This article is a re-publication from the Wharton Spectator- Journal originally published March 18, 2009
It is remarkable how in the midst of history filled with political, religious and economic power grabs and madness…and where tyranny is much more common than liberty, that periodically a bright light shines through to make a difference – a difference so grand that all of humanity should take a breath and exhale a mighty chorus of “thank you!”
Today we will look briefly at the record of such a light with thanks to Thomas Cahill and his delightful book, “How the Irish Saved Civilization.”
But first, let me ask you a question or two.
What did you do on Tuesday? Chase any snakes out of your neighborhood? Drink green beer? Sport a shamrock on your clothing or as a necklace?
All have become associated with March 17 or St. Patrick’s Day, supposedly in honor of the patron saint of Ireland. Strange that those are the ways we remember him. Very strange indeed. As the Roman Empire was waning, a boy was born in Romanized England around AD 401.
Perhaps as a young boy Patricius, as he was named, would have learned how in AD 383, Maximus had led a mutiny of Roman soldiers in England and then headed across the channel to the continent. Leaders were assassinated, though some semblance of order was restored under Theodosius in AD 388.
But as a boy, Patricius almost certainly would not have known of how the empire had suffered social, moral and cultural decay for decades. He probably had no sense that more and more the army was a problem. Taxes grew harder to collect. Money to pay soldiers became more scarce and as Cahill writes, “the army became more and more a reserve of non-Romans, half-Romanized barbarian mercenaries and servants sent in the stead of freemen who couldn’t be bothered. In the last days of the empire, men commonly mutilated themselves to escape service, though such a crime was – in theory – punishable by torture and death.”
And in AD 406, the Rhine River – separating the Roman Empire from its neighbors on the continent – provided “the natural bridge that hundreds of thousands of hungry men, women and children had been waiting for,” according to Cahill. Those hordes were able to cross the river and overcome a half-hearted Roman army “defending” the empire hastening the demise of what had be the greatest superpower of its time.
And those barbarians, as they swept toward the heart of the empire cared not for books, learning and the culture of Rome along with its strong Grecian, Jewish and Christian influences. Though the official demise of the empire did not occur until AD 476, these hordes had begun the massive destruction not only physically of the empire but of the historical and cultural roots and records of that civilization.
In AD 406, Patricius would almost certainly have been oblivious to the frozen river on the continent as a young child in England. And at age 16 he went to sleep one night, probably equally oblivious to the barbaric party of Irishmen sailing from the island that had never been Romanized. They stealthily swept into the English countryside to kidnap youth and rush them back to Ireland to use or sell as slaves. Such was the fate of Patricius as a teenager.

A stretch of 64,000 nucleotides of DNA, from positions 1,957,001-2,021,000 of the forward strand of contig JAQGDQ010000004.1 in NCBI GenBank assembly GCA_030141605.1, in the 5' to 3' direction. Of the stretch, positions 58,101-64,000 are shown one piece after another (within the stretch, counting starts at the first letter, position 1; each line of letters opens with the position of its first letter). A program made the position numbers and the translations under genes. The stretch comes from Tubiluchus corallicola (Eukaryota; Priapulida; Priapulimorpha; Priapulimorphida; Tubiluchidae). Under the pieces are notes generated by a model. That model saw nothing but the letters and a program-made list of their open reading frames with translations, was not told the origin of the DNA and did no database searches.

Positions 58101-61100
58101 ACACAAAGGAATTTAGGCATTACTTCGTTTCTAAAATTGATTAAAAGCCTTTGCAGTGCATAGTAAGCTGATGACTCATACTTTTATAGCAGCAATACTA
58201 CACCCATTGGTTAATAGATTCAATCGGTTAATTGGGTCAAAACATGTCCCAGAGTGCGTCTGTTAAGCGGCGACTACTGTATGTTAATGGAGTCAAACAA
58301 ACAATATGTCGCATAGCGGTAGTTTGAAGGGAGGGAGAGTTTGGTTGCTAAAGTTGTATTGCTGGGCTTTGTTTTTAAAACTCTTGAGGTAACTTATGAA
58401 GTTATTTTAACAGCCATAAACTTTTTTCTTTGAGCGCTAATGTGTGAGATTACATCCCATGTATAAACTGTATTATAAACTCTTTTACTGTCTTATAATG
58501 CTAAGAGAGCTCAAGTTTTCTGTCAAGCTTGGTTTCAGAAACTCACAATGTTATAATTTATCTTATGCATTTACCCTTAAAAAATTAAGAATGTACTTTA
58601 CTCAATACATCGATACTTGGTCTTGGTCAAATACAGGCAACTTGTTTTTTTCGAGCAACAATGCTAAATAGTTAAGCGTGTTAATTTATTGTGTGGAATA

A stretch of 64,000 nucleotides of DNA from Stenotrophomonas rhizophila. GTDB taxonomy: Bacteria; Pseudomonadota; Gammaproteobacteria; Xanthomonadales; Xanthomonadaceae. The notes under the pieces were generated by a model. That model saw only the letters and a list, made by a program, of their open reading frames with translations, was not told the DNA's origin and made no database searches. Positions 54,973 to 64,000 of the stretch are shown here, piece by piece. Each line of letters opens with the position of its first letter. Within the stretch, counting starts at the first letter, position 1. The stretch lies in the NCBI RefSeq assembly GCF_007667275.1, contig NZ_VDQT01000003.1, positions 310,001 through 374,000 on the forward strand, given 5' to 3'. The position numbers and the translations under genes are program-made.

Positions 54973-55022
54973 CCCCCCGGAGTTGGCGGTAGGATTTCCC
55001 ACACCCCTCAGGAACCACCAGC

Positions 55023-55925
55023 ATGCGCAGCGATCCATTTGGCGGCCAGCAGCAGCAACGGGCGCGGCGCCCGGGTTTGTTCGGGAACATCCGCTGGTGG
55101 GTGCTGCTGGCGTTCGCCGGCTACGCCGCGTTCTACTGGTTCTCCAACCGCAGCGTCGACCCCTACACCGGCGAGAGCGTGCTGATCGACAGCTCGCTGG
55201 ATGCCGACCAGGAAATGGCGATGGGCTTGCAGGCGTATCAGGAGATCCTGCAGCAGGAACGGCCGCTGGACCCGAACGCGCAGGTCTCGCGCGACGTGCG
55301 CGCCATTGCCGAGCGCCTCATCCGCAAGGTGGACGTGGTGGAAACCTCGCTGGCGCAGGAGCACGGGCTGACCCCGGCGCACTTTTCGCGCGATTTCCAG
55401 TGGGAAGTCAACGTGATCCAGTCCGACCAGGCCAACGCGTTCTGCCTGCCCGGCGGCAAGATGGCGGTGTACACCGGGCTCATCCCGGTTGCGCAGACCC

But such was not the end of that young man’s life. While the empire of Rome grew closer to its end, Patricius served his Irish master as a slave, tending sheep in a lonely Irish countryside. There are no actual records of him ridding Ireland of a single snake, but after about six years as a slave, he did receive a vision to head to the coast in order to go back to England.
Though not knowing exactly where to head, upon arriving at the coast he miraculously found a boat available to return him to England. He himself became a Christian, studied Christian materials diligently, became involved in church leadership and eventually felt called to return to the Emerald Isle where he had been a slave.
Amazingly, as he very successfully labored to convert those Irish barbarians, refugees from the continent fleeing the devastation of other barbarians brought scrolls and records of Greek, Roman, Jewish and Christian history, philosophy and science to the western edge of the decaying empire in hopes of preserving them from the fires on the continent.
As Patricius converted Irishmen, they actually preserved those texts by learning multiple languages in their zealous pursuit to become educated. Later, they and future generations of Irish took that knowledge with them as they went as missionaries – first to Scotland and later onto the continent. They not only made Christian converts, they brought with them a knowledge of the foundations of Western civilization which, but for a man named Patricius (or who we now know as St. Patrick) and his followers may never have been restored.